As a connoisseur of films, I’ve seen a lot of Christmas movies, special episodes, and the like. A lot of them serve their purpose of spreading good cheer fairly well, and most are kind of treated as background music (hence the 24 hour marathons of A Christmas Story, among others). But just because there’s a smorgasbord of holiday entertainment out there doesn’t mean that there aren’t a few special ones you should check out- or avoid. Below, I’ve put together a list (in no particular order) of the five best and five worst Christmas themed features. It wasn’t easy; I love theChristmas episodes of everything from Frasier to Scrubs to Adventure Time, and Lifetime has enough Yuletide garbage to make a “Bottom 50″ list. But consider this introductory list my gift to you!!
So, I’ve actually seen a ton of movies lately. Not all of them fit the pop culture/”geek” vibe I skew towards on this blog, but I figure I’ve sunk enough money into ticket sales that it would be a waste not to get another blog entry out of it. And besides, I know hearing my thoughts on films is what you guys live for. So without further ado, here’s Movie Review Lightning Round!!
I liked Cloud Atlas quite a bit for the sheer scope of it. It’s best synopsized as “Six visually stunning short films with broadly similar themes and the same cast in variously garish makeup, running together simultaneously.” The diversity of locations, effects, and especially tones (the story set in 2012 is largely a comedy in the vein of Monty Python, while the next story chronologically is a technicolor dystopian romance/tragedy) could have been too schizophrenic, but deft editing ties all of them together continuously while maintaining the right emotions for each. My only complaint is that after the wonder of these characters interacting and influencing one another over and over in different contexts wears off, the film is somewhat hollow. Statements like “love is good, freedom is good, selfishness is bad” apply here, but it’s not exactly groundbreaking stuff, and a film of this magnitude deserves themes that will be talked about along with technical proficiency. Still, it’s one of the most interesting film experiences I’ve had all year, and I’d definitely recommend checking it out sometime.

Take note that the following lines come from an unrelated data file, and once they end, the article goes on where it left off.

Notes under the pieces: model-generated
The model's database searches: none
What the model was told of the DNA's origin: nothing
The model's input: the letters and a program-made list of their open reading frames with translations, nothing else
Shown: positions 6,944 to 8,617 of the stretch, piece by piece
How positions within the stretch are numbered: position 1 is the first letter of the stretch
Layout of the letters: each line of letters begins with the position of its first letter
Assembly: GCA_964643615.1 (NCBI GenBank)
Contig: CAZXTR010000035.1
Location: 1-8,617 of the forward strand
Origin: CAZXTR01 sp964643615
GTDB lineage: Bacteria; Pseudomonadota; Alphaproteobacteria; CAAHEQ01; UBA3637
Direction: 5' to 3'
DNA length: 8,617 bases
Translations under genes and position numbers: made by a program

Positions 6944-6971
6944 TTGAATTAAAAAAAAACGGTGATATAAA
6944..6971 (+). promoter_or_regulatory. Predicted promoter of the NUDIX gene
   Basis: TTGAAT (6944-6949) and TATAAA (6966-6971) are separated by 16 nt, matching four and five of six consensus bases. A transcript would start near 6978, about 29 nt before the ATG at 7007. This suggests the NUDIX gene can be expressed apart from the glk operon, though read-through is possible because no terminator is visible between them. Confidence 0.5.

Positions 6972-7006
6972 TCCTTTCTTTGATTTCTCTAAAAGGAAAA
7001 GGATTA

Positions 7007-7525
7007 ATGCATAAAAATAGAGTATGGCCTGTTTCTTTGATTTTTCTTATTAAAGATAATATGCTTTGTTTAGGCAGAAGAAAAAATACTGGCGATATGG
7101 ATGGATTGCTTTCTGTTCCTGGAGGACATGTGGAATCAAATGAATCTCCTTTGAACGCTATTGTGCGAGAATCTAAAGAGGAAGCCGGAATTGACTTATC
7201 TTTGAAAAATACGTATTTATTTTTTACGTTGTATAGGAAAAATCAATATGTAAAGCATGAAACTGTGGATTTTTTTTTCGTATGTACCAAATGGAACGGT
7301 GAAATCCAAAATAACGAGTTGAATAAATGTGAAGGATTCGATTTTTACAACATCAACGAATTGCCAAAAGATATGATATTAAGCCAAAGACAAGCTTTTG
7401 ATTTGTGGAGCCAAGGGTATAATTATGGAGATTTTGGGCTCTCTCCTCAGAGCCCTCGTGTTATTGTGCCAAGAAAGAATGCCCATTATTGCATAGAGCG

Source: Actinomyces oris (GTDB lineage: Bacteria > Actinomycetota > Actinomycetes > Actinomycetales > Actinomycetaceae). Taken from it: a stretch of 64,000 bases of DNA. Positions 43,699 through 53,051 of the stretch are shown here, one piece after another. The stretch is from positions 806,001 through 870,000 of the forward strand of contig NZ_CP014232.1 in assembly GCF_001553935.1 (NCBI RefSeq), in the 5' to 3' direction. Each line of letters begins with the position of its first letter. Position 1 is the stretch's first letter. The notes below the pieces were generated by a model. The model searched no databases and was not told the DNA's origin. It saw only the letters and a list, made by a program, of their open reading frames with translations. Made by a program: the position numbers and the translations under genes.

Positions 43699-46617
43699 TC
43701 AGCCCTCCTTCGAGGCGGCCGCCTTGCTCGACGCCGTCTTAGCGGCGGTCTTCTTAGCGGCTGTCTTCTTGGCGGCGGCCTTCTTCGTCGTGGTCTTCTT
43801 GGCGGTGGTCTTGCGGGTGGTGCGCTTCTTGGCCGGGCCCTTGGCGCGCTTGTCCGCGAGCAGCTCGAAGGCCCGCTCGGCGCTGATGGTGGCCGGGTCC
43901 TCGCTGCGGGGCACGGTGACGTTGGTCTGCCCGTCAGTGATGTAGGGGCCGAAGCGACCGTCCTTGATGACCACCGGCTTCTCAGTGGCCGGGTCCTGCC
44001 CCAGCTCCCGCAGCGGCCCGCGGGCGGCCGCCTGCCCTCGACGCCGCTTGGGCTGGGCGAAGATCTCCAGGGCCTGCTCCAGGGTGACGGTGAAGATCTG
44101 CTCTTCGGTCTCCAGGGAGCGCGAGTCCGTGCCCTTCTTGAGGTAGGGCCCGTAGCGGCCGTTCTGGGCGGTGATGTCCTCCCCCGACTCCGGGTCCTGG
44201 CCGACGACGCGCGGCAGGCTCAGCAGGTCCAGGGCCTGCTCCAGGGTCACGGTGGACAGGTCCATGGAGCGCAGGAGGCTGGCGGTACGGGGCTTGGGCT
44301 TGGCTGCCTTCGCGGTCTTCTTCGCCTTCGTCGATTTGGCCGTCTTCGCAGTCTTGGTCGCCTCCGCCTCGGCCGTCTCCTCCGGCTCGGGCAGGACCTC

RATING: THREE STARS (OUT OF FOUR)
As a fan of the Canadian Caper, I was really looking forward to this movie, and it did not disappoint. Argo captures the tension and stakes of the operation perfectly, and managed to keep me hooked and on edge even as I knew from the get-go how it would end. Ben Affleck’s eye for detail and period elements is great, and there are a number of phenomenal performances, especially by bit players like Bryan Cranston, Alan Arkin and John Goodman. Affleck’s acting is good but not great, but if a starring role for him is the price we have to pay to get movies like this and The Town, I’m more than willing to pay. A clear Best Picture contender.
RATING: FOUR STARS (OUT OF FOUR)
You can read my review in full here, but suffice to say I enjoyed Wreck-It Ralph immensely. Great characters, fun concepts, and although I think it loses a bit of imagination as it goes on, it’s a worthy addition to the Disney Animated Films legacy.
RATING: FOUR STARTS (OUT OF FOUR)
I didn’t review Skyfall as much as I philosophized on it at length. If it wasn’t clear, I loved it. It’s the best Bond film in about two decades, and one of my favorites overall. Daniel Craig finally “becomes” James Bond, and the film establishes a clear way forward for a franchise which struggles to stay relevant. A treat for the eyes and ears.
RATING: FOUR STARS (OUT OF FOUR)